Friday, 4 March 2016

Advent of Spring in Hodogaya Post Station

EMU E233 series passes through a railway crossing near Hodogaya Station

The Tokaido Main Line is one of the transportation arteries in Japan. Connecting Tokyo and Kobe, its route length is 589.5 km. Today, long distance passengers use the Tokaido Shinkansen (new trunk line), but the Tokaido Main Line still keeps a position of an artery of commuter and freight transportation.

What was Tokaido like before the inauguration of the railway? It was a road for travelers. They were feudal loads, samurais (soldiers), merchants, postmen and so on. Their transportation means were horses, palanquins or walking. It took time for traveling, so the government set up post stations every 9 km on average to provide travelers with meals and accommodations.

Hodogaya was the fourth post station after leaving Edo (present Tokyo). It was located at the foot of a small hill on the coast of Tokyo Bay. There were 67 travel inns in the early 19th century. Along with inns, many Buddhist temples were opened for travelers. Jugenji temple was one such temple, opened in the early 17th century. Many travelers visited there to pray for their travel safety.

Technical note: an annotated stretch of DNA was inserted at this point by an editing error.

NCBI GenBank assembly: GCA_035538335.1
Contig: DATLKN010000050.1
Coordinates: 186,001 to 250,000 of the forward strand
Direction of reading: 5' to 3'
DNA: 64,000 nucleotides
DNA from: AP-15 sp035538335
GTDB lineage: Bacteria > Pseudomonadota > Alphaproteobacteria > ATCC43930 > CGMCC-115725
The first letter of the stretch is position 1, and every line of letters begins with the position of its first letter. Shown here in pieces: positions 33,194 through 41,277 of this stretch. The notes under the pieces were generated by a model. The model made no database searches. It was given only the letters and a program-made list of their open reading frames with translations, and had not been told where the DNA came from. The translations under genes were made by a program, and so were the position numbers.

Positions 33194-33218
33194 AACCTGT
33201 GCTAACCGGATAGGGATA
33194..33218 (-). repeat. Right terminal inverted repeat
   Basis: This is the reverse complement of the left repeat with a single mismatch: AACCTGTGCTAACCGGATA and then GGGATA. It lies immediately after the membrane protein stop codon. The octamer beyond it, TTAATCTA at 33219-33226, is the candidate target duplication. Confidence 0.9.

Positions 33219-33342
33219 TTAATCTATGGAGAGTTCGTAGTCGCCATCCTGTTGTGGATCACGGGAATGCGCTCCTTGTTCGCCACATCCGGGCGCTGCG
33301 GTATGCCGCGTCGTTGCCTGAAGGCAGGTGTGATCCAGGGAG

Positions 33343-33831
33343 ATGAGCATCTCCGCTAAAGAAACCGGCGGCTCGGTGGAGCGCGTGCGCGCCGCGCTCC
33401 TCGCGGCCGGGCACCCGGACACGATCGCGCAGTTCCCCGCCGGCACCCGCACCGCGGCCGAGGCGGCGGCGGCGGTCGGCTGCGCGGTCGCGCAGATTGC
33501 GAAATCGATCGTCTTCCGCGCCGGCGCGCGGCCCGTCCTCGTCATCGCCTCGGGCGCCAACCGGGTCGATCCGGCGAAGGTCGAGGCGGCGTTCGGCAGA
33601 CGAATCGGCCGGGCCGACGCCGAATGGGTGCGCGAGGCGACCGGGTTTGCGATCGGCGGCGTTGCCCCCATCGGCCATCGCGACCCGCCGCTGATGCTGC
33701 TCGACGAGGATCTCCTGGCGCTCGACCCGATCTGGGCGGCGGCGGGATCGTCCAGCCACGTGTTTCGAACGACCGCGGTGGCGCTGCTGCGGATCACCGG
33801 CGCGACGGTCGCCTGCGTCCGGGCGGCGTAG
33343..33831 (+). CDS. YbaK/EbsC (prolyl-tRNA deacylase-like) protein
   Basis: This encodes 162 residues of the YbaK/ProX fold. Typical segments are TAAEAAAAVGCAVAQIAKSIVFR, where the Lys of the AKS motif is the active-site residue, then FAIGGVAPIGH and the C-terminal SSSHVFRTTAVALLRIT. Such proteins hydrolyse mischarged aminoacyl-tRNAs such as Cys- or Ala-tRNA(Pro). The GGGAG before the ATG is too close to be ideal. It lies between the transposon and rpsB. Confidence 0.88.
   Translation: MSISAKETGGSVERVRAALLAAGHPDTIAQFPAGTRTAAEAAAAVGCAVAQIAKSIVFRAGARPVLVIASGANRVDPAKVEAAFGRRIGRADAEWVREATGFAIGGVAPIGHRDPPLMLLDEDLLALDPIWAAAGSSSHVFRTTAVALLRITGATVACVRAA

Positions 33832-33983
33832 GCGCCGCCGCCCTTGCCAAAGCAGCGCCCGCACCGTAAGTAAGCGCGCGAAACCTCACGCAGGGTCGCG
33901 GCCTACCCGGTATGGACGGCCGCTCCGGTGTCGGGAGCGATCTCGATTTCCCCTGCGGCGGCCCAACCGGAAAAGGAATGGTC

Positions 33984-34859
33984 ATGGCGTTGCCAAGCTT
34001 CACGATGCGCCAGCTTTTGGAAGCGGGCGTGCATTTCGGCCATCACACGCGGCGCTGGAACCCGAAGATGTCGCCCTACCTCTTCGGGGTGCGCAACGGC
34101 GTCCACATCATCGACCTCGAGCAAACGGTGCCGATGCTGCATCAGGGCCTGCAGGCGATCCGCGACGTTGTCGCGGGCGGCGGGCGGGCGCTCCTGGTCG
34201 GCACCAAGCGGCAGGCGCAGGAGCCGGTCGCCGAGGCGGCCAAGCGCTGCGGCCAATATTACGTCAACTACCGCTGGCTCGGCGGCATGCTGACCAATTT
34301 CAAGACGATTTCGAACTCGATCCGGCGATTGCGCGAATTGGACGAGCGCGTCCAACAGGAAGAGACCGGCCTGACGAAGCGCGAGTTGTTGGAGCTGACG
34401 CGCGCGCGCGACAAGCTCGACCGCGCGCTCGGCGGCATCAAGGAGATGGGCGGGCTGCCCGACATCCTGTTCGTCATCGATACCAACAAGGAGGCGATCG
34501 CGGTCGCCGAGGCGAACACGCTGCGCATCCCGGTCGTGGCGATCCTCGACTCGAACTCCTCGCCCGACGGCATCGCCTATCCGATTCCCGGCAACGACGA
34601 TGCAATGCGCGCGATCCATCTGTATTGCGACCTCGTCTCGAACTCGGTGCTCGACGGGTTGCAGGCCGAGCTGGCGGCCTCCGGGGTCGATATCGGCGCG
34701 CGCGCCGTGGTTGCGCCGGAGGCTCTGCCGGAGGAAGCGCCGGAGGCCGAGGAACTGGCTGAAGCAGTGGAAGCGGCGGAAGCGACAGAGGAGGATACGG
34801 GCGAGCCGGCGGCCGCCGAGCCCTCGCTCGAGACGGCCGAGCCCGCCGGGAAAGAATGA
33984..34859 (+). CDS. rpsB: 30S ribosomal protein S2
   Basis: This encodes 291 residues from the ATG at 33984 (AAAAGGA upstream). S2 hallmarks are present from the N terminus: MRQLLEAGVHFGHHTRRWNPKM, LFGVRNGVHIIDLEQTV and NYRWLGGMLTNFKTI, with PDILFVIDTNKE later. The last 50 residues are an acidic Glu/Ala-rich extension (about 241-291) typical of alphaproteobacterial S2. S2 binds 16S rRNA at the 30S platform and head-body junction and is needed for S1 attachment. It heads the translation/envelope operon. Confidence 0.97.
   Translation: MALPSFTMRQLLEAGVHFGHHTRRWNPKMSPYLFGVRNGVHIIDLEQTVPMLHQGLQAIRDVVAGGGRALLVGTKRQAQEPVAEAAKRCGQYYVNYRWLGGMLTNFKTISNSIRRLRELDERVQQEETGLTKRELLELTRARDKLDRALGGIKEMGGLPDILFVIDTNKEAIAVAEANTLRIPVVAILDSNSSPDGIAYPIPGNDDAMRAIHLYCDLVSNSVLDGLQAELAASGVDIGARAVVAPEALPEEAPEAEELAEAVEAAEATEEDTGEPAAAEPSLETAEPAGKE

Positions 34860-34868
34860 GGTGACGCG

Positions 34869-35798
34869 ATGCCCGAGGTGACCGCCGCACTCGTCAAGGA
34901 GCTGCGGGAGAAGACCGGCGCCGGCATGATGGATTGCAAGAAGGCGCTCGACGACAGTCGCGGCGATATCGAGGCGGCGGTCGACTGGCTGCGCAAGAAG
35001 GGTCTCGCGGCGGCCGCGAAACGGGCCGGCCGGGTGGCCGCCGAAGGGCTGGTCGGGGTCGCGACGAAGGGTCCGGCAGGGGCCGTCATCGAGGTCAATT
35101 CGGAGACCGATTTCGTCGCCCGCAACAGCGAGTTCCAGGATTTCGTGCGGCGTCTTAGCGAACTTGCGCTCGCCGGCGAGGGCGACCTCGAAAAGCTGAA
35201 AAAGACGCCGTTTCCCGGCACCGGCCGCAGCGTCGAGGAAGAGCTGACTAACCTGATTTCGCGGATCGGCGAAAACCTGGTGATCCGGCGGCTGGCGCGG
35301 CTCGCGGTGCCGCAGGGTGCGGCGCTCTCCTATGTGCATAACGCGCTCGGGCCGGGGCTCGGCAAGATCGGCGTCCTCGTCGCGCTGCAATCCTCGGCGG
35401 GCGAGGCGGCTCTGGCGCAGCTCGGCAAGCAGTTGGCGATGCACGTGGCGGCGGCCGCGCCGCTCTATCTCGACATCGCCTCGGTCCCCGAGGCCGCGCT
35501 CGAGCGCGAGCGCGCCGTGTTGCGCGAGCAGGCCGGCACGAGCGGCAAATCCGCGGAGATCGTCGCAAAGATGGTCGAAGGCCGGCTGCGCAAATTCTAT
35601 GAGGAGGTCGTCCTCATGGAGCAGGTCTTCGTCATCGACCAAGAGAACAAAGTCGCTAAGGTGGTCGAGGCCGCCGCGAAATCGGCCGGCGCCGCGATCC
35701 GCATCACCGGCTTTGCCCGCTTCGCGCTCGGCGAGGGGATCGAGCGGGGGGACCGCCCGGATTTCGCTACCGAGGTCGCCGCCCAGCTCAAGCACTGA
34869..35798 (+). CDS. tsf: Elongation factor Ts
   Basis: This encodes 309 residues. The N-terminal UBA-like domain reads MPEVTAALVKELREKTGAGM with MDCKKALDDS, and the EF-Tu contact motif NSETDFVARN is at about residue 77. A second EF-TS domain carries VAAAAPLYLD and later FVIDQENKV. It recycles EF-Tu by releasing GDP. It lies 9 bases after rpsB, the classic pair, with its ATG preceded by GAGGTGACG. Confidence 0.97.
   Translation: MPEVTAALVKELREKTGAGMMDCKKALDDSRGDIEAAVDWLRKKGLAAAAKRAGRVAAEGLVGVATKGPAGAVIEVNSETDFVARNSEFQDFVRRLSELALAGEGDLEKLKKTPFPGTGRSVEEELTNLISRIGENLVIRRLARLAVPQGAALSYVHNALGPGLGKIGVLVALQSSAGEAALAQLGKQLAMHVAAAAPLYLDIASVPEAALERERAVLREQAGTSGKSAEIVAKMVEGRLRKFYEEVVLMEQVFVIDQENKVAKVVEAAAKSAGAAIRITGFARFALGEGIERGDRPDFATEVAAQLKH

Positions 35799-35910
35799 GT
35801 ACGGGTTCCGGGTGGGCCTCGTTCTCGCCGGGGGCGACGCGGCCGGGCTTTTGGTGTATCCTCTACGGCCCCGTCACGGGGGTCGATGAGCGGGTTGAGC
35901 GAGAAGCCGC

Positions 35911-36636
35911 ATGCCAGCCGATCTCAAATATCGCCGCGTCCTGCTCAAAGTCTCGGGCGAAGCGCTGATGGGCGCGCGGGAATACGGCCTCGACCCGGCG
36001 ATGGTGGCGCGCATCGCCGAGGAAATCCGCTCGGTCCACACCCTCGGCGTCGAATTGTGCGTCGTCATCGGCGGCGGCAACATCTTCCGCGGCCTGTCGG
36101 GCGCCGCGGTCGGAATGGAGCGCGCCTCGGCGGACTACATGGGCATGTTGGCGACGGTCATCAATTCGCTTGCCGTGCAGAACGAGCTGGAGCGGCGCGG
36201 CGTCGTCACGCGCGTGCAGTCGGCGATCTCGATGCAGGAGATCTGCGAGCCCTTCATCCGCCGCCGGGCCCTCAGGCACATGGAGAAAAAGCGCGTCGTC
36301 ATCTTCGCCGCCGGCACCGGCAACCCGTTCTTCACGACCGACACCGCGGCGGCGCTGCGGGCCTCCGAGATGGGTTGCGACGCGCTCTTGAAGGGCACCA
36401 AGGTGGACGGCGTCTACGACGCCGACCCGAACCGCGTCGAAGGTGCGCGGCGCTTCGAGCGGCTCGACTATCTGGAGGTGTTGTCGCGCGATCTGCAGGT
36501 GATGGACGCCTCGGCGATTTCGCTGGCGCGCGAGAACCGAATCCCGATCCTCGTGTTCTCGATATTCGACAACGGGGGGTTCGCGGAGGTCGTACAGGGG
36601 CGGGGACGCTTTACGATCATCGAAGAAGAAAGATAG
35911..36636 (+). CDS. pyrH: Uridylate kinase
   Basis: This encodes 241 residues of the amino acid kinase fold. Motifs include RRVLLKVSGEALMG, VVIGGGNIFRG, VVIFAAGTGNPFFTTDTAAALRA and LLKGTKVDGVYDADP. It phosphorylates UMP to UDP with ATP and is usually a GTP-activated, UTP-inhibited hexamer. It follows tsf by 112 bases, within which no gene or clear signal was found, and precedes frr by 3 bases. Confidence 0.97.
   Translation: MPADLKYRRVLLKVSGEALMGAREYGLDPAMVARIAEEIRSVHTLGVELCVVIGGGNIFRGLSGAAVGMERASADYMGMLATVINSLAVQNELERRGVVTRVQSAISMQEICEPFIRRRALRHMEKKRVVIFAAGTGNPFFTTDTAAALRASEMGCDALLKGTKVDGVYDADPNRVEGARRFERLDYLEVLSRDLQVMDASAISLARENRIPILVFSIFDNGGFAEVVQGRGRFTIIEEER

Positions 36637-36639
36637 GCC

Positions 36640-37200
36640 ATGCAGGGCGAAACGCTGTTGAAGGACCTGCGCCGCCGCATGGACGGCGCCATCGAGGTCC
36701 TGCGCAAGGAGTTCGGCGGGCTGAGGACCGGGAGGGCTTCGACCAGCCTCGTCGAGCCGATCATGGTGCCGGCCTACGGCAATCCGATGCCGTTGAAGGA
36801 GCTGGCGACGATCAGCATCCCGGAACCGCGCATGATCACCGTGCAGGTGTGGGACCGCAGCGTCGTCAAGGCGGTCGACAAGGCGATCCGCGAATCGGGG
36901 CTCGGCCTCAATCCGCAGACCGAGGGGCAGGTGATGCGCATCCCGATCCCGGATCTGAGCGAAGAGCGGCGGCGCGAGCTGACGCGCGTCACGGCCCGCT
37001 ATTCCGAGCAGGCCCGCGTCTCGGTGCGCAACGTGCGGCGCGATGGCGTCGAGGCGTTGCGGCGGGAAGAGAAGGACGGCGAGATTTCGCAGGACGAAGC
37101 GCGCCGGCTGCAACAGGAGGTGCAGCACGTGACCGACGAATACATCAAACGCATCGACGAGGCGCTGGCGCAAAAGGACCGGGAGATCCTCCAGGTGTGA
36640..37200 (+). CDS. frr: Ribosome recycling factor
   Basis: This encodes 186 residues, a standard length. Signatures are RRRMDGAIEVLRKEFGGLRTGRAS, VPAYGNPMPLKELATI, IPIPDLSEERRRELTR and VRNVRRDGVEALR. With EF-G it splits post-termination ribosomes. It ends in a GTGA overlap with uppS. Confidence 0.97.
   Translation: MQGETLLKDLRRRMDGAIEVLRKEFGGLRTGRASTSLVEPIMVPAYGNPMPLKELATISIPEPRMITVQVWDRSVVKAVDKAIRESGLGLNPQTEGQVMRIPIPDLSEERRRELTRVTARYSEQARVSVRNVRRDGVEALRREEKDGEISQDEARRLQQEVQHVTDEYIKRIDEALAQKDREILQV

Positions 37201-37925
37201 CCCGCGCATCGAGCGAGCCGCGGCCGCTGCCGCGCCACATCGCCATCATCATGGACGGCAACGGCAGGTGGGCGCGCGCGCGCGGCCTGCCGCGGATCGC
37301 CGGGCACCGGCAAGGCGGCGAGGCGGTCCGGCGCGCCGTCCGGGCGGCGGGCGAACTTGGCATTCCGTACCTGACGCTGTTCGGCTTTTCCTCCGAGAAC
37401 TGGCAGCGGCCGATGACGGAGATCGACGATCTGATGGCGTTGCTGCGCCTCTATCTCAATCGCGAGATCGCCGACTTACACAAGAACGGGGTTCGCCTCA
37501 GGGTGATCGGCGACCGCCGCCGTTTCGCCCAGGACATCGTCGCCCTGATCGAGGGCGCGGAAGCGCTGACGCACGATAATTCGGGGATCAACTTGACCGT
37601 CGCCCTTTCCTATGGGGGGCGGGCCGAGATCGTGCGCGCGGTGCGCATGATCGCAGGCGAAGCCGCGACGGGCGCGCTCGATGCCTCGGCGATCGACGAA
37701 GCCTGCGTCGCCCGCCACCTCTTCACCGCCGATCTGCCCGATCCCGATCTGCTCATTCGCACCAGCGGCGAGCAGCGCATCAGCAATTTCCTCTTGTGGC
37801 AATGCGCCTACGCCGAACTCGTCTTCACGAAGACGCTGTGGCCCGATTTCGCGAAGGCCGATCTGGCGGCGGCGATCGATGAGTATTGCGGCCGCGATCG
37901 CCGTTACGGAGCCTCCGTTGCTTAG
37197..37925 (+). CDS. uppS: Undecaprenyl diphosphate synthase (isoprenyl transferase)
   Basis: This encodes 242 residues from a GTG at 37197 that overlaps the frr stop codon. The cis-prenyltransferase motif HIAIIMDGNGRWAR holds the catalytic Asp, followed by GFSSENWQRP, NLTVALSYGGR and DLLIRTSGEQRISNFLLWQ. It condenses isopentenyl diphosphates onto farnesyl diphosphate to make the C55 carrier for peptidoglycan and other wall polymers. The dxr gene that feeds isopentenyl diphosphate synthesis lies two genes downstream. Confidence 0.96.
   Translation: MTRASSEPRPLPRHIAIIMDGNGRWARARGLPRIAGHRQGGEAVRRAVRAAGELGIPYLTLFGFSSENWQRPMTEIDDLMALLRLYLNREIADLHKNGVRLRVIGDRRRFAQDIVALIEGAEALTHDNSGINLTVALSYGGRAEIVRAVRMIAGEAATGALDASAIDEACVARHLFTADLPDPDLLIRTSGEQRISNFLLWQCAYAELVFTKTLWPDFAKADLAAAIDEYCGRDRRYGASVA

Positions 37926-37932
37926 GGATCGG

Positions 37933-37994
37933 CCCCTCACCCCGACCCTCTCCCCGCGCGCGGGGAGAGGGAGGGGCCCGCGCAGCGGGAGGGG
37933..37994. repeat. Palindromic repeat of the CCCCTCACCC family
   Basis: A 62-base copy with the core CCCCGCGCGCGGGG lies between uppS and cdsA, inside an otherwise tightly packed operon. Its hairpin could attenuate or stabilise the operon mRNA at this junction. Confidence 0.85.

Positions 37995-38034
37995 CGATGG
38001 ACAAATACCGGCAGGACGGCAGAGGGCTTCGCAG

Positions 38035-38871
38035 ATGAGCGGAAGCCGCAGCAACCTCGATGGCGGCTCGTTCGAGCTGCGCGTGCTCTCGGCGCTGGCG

Today, Jugenji is a beautiful temple with halls and a garden. When I visited there, plum had just blossomed. They were tiny white colored flowers, and indicated the advent of spring. The commuter trains of the Tokaido Main Line frequently pass through the back of Jugenji temple. Whenever a train approaches, an alarm of the railway crossing was triggered. The contemporary traveling is fast and convenient, but a bit busy and noisy.

Jugenji Buddhist temple near Hodogaya Station on the Tokaido Main Line